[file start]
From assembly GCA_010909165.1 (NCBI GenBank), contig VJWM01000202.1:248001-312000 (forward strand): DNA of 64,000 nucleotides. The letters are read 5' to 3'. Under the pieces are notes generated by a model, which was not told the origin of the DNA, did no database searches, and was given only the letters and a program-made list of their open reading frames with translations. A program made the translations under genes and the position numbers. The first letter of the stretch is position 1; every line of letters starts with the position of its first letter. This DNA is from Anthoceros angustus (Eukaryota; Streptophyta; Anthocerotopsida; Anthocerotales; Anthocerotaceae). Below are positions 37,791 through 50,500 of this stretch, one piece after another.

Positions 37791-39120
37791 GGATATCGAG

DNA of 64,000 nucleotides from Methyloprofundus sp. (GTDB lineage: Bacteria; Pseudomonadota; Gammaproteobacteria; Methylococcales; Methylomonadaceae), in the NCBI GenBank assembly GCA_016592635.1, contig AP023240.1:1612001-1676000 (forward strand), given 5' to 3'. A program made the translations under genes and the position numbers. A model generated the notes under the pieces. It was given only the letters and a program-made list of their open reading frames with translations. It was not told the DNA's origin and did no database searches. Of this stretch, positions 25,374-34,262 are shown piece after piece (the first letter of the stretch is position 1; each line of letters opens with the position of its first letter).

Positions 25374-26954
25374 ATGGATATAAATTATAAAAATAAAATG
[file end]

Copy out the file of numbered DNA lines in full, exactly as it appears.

From assembly GCA_010909165.1 (NCBI GenBank), contig VJWM01000202.1:248001-312000 (forward strand): DNA of 64,000 nucleotides. The letters are read 5' to 3'. Under the pieces are notes generated by a model, which was not told the origin of the DNA, did no database searches, and was given only the letters and a program-made list of their open reading frames with translations. A program made the translations under genes and the position numbers. The first letter of the stretch is position 1; every line of letters starts with the position of its first letter. This DNA is from Anthoceros angustus (Eukaryota; Streptophyta; Anthocerotopsida; Anthocerotales; Anthocerotaceae). Below are positions 37,791 through 50,500 of this stretch, one piece after another.

Positions 37791-39120
37791 GGATATCGAG

DNA of 64,000 nucleotides from Methyloprofundus sp. (GTDB lineage: Bacteria; Pseudomonadota; Gammaproteobacteria; Methylococcales; Methylomonadaceae), in the NCBI GenBank assembly GCA_016592635.1, contig AP023240.1:1612001-1676000 (forward strand), given 5' to 3'. A program made the translations under genes and the position numbers. A model generated the notes under the pieces. It was given only the letters and a program-made list of their open reading frames with translations. It was not told the DNA's origin and did no database searches. Of this stretch, positions 25,374-34,262 are shown piece after piece (the first letter of the stretch is position 1; each line of letters opens with the position of its first letter).

Positions 25374-26954
25374 ATGGATATAAATTATAAAAATAAAATG